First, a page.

The Program in Neurobiology trains future leaders in neuroscience in the rich variety of approaches and model systems for exploring fundamental questions of the nervous system. Of the three neuroscience programs in the Neuroscience Cluster – Neurobiology, Computational Neuroscience, and Integrative Neuroscience – Neurobiology is the longest-established and offers the greatest diversity of research experiences. Over 60 faculty members are distributed across 13 departments and many areas of expertise, ranging from genetic, developmental, molecular and cellular neurobiology to systems neurophysiology, behavioral and cognitive neuroscience, computation and imaging. Many Neurobiology Program faculty also participate in other graduate programs and Neurobiology Program students are also embedded in larger scientific communities. Cross-disciplinary interactions are enhanced by the compact UChicago campus, where all labs are within easy walking distance.
Neurobiology Program students rotate through two or three laboratories before choosing one for their thesis work near the end of the first year. About a year later, they qualify for PhD candidacy by presenting and defending a thesis proposal. Most of the remaining time is devoted to thesis research, although students also take electives and can take training in teaching or other professional skills. The average time to PhD is 6.0 years. Since its inception in 1979, the Program in Neurobiology has awarded over 140 PhD degrees.
Students with undergraduate degrees in biology, neuroscience, cognitive science and psychology, and any of the life sciences or related disciplines are invited to apply to the Graduate Program in Neurobiology.
The University of Chicago welcomes applications from students who are members of groups underrepresented in science, including students with disabilities. For information on the BSD efforts to recruit and retain students with a diverse background, please visit our office of diversity.
Prerequisites: Neurobiology is inherently interdisciplinary and extremely broad, and most students doing graduate work in this area will have strengths in one of the relevant areas and weaknesses in others. Program requirements are designed to address background deficiencies, so students with uneven backgrounds should not hesitate to apply. Ideally, applicants should have some collegiate level course work in biology (optimally including an introductory neurobiology course), an introductory psychology course, and some mathematics or stats. Research experience is also a key element.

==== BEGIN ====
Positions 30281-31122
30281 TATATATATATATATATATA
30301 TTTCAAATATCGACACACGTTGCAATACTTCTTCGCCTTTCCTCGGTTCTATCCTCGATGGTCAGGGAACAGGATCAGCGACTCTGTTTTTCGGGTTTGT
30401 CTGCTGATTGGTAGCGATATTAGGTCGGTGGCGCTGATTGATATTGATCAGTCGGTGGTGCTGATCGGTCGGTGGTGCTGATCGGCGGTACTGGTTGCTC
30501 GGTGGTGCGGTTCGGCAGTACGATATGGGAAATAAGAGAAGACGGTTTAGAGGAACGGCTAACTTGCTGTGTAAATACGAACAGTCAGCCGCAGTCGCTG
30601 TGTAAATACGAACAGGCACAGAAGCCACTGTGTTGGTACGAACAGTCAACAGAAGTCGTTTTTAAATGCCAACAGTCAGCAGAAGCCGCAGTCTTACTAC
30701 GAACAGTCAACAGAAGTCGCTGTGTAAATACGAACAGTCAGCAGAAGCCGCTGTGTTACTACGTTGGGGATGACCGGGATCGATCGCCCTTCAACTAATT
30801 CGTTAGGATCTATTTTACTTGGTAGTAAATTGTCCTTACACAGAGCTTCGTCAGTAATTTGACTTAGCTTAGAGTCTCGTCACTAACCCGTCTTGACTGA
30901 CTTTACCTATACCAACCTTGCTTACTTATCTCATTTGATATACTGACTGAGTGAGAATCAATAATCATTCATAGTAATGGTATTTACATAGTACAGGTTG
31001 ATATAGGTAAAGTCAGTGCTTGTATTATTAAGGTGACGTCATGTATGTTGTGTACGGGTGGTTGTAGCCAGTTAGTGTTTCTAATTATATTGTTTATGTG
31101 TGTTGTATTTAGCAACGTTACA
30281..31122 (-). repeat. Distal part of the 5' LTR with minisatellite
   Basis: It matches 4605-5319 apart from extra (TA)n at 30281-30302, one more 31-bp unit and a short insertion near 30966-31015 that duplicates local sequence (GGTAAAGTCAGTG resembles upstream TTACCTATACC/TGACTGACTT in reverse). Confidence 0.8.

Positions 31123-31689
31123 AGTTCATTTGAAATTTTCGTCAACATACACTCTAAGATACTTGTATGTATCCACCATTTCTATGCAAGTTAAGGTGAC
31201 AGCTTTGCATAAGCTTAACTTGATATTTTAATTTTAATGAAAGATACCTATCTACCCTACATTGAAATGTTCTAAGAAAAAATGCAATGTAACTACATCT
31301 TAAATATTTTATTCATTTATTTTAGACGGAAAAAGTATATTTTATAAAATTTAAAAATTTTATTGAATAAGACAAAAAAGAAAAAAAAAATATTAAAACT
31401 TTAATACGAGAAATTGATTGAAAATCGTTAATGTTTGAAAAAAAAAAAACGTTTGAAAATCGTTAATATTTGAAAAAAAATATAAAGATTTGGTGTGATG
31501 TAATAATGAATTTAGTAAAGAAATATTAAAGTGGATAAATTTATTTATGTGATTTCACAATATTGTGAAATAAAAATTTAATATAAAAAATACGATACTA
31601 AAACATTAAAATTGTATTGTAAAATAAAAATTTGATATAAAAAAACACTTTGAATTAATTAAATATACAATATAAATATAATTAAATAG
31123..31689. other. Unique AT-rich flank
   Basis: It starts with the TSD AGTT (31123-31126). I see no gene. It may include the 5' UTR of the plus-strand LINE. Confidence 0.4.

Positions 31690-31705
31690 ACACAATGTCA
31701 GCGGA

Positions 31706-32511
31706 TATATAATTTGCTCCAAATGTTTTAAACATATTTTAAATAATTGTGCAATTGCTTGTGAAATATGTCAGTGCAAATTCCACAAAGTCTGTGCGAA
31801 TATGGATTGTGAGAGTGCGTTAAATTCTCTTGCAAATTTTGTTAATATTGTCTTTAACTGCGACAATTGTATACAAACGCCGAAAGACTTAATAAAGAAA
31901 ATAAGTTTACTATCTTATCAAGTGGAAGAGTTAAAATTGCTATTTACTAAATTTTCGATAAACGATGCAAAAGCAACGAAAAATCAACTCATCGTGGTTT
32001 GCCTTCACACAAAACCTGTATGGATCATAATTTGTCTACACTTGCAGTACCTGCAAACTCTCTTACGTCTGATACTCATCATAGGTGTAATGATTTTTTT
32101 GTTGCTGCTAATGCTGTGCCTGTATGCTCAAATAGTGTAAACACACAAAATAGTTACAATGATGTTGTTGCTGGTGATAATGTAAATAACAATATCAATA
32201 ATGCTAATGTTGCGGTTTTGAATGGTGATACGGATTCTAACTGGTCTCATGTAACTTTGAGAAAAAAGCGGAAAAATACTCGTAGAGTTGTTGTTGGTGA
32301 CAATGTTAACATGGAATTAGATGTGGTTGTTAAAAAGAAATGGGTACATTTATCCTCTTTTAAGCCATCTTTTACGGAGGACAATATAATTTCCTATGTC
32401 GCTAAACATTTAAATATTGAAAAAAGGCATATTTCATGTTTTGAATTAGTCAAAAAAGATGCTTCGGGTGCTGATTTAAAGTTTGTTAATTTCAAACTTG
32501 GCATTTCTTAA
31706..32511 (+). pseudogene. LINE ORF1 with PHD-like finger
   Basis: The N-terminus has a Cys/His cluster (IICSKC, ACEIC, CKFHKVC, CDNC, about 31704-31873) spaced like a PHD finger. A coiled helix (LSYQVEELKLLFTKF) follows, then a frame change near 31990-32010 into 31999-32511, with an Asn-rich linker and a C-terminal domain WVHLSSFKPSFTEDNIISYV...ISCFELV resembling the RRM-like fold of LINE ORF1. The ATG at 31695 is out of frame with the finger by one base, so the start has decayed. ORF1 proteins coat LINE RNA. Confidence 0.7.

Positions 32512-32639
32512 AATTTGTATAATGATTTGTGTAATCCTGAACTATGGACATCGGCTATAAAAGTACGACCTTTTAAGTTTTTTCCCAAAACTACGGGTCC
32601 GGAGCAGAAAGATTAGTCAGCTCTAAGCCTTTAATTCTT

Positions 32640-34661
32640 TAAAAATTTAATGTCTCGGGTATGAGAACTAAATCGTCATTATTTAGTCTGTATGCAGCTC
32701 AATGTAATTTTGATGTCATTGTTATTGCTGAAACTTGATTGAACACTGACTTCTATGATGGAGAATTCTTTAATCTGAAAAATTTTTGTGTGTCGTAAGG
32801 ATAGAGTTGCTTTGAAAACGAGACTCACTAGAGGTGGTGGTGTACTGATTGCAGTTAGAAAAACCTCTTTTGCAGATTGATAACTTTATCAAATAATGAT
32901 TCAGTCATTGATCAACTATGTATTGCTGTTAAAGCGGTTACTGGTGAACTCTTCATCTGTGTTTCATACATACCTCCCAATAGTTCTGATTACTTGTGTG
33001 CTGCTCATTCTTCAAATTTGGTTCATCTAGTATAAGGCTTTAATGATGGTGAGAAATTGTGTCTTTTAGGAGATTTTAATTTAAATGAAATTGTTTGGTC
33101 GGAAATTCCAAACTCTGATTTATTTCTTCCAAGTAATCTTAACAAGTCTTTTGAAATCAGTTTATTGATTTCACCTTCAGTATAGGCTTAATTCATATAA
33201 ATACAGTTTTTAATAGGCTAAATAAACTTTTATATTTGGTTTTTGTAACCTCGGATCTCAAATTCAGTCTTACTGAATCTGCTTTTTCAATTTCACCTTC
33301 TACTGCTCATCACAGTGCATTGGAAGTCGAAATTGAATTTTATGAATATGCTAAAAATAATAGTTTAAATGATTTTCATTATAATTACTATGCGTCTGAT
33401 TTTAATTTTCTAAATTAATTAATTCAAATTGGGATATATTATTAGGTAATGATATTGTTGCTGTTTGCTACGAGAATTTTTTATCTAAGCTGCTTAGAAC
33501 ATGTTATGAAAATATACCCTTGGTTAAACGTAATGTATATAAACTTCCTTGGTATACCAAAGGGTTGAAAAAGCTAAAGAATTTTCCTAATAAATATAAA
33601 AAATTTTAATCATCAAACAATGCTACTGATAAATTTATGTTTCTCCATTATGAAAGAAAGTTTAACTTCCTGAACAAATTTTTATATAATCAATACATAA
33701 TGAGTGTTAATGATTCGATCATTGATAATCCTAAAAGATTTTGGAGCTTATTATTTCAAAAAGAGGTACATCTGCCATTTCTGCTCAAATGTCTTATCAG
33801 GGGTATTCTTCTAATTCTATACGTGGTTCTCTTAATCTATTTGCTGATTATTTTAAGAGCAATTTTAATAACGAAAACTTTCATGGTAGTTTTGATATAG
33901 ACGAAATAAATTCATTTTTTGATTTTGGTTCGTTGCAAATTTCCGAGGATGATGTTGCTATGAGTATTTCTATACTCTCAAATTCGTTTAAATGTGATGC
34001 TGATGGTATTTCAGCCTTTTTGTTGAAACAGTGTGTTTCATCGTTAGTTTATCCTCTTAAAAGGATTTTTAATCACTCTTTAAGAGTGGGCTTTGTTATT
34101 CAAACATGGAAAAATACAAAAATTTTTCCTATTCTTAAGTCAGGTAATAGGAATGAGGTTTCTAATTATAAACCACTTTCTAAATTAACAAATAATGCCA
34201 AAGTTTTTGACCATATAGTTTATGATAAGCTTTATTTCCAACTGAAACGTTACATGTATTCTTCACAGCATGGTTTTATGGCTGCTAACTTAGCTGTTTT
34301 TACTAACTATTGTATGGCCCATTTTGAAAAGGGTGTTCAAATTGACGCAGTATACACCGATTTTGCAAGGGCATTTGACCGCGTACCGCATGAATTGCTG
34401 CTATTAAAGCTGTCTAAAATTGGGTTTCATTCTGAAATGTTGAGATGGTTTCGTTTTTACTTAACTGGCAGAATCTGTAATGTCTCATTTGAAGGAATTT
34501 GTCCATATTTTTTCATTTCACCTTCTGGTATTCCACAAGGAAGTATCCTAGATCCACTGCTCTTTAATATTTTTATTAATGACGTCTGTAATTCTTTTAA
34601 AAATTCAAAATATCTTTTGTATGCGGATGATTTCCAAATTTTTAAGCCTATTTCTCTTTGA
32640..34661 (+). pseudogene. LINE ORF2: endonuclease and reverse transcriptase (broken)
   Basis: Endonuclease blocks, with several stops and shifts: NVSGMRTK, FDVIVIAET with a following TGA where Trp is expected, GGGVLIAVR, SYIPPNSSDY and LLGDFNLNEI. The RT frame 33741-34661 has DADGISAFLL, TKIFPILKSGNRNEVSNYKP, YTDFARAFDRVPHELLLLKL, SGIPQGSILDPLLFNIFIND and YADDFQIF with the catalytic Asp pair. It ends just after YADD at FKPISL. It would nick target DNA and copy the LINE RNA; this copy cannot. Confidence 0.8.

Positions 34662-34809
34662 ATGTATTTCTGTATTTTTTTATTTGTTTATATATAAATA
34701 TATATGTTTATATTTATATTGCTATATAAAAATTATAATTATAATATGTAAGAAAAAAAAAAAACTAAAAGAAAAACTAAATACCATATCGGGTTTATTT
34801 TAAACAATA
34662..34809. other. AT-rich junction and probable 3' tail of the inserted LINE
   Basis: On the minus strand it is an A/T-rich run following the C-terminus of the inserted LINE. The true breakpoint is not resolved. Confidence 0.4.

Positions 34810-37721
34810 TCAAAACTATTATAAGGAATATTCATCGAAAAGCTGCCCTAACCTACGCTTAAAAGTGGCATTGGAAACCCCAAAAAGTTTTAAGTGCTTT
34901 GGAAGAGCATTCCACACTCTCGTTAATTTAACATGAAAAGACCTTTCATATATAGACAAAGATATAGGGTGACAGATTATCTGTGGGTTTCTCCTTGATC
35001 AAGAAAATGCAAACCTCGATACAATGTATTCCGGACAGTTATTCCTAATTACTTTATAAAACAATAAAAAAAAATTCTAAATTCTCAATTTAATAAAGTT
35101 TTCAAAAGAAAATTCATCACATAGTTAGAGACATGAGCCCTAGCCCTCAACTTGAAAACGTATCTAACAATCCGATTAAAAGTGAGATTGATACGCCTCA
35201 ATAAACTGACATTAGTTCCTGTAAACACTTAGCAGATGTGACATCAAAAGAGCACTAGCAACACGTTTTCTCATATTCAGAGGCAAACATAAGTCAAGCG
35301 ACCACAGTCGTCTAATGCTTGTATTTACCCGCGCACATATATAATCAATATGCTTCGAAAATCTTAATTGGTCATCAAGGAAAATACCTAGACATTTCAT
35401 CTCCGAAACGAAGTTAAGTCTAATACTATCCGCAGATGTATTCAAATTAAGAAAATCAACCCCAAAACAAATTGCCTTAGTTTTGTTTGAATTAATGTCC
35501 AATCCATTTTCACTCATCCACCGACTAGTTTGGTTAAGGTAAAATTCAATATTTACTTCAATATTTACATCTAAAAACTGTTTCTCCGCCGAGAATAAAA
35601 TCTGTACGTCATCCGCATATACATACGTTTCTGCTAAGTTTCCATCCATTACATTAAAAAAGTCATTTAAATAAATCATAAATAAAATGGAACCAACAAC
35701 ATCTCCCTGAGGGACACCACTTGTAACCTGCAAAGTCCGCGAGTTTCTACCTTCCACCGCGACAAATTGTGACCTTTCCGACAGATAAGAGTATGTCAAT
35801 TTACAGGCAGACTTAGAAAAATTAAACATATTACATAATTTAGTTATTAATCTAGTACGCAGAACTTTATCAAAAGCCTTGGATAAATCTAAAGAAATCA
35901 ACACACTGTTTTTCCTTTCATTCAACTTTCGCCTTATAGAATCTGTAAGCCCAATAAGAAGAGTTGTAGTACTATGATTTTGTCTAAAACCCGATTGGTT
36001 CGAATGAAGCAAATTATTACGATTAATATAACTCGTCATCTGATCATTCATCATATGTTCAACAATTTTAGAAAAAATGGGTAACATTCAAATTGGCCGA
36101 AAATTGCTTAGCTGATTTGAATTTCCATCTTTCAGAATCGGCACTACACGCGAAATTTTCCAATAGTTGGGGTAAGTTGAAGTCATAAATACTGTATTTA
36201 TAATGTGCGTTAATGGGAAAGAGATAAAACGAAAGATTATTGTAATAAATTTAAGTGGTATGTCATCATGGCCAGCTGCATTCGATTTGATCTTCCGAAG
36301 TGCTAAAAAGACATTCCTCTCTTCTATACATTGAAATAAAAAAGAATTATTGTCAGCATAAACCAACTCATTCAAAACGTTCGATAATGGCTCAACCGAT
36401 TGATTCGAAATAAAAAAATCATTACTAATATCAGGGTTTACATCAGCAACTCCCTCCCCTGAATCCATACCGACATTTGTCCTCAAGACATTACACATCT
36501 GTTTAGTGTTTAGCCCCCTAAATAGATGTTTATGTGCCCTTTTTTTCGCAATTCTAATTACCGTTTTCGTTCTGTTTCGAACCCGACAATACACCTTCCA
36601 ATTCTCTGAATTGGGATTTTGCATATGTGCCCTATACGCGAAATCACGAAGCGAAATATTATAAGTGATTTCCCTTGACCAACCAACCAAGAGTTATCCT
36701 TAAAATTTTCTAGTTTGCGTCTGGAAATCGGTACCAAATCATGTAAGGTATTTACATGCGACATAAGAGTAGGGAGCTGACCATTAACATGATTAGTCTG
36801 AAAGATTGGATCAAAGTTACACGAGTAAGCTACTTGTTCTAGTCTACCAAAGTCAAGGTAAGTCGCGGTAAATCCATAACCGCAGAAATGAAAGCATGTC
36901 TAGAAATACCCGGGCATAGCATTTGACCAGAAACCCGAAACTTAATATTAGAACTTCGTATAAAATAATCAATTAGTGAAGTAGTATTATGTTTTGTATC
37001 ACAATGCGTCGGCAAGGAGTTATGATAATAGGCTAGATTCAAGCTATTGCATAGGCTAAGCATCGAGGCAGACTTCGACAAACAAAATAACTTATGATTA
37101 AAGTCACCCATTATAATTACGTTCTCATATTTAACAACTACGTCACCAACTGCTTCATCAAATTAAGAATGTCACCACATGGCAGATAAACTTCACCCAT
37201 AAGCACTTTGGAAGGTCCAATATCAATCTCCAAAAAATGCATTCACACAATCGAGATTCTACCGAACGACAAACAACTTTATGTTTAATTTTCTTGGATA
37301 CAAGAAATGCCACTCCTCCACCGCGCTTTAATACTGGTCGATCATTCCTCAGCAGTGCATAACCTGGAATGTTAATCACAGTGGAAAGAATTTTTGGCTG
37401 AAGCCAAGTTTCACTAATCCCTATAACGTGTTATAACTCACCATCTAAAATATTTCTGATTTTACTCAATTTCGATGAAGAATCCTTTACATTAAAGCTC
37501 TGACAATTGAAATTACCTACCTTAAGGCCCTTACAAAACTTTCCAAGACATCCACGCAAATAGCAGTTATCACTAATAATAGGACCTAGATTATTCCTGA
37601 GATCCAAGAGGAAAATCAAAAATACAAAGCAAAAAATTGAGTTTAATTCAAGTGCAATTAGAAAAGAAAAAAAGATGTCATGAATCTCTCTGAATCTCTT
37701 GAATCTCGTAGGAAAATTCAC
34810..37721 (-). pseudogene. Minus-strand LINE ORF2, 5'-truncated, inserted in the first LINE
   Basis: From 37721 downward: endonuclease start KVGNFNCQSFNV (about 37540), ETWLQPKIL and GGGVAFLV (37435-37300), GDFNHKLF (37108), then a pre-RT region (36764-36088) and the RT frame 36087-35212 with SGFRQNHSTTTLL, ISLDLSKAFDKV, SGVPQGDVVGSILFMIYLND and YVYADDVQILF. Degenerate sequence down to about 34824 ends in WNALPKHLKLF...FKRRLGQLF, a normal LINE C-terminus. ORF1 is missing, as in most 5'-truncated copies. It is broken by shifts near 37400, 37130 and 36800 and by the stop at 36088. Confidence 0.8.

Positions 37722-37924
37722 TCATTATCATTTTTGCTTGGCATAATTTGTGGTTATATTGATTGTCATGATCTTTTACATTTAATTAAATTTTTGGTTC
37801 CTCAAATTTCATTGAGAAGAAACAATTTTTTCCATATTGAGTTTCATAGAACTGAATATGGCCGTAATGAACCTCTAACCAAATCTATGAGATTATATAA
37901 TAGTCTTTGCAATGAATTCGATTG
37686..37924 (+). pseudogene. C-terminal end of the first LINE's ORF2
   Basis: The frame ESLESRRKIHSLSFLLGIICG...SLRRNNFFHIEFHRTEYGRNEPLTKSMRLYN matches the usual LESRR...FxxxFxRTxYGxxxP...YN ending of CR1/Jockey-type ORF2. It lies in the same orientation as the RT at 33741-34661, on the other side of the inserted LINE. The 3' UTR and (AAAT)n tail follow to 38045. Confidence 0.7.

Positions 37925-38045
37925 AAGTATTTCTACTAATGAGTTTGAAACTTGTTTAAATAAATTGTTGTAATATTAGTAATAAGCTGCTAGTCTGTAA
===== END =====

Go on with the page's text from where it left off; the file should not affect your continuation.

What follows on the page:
Recruitment: We would love to talk to you during one of our recruitment events, and we always have a table staffed with faculty and students at the SfN graduate fair. Or came and visit us on campus if you are in Chicago. For arrangements, please contact email@example.com.
Admission to the Ph.D. program in Neurobiology is coordinated through the Division of Biological Sciences. The application system opens in early September, and completed applications need to be submitted by December 1. You may apply to as many as four programs with one application, but please list the program of most interest to you first; this program will be given priority in reviewing your application.
Financial support includes tuition and fees, and provides a stipend. The graduate stipend is maintained at a level affording a reasonable local standard of living, is competitive with awards offered at comparable institutions, and is periodically adjusted in response to cost-of-living increases. Such assistance is guaranteed through the student’s first five years of study, conditional on satisfactory degree progress, and is extended to completion of degree in all but the most unusual of circumstances.
The 2018–19 stipend will be $31,736 plus health insurance fees. We also provide a one-time $750 relocation payment.
All new and continuing graduate students are encouraged to seek individual merit awards, such as NSF Graduate Research Fellowships, NIH individual National Research Service Awards, or Department of Defense awards, whenever possible, and are provided support during the application process.
Joint degrees with the Pritzker School of Medicine are available to students wishing to pursue this path.
The NIDA T32 Training Program provides a unique multidisciplinary opportunity for those interested in addiction and substance abuse research.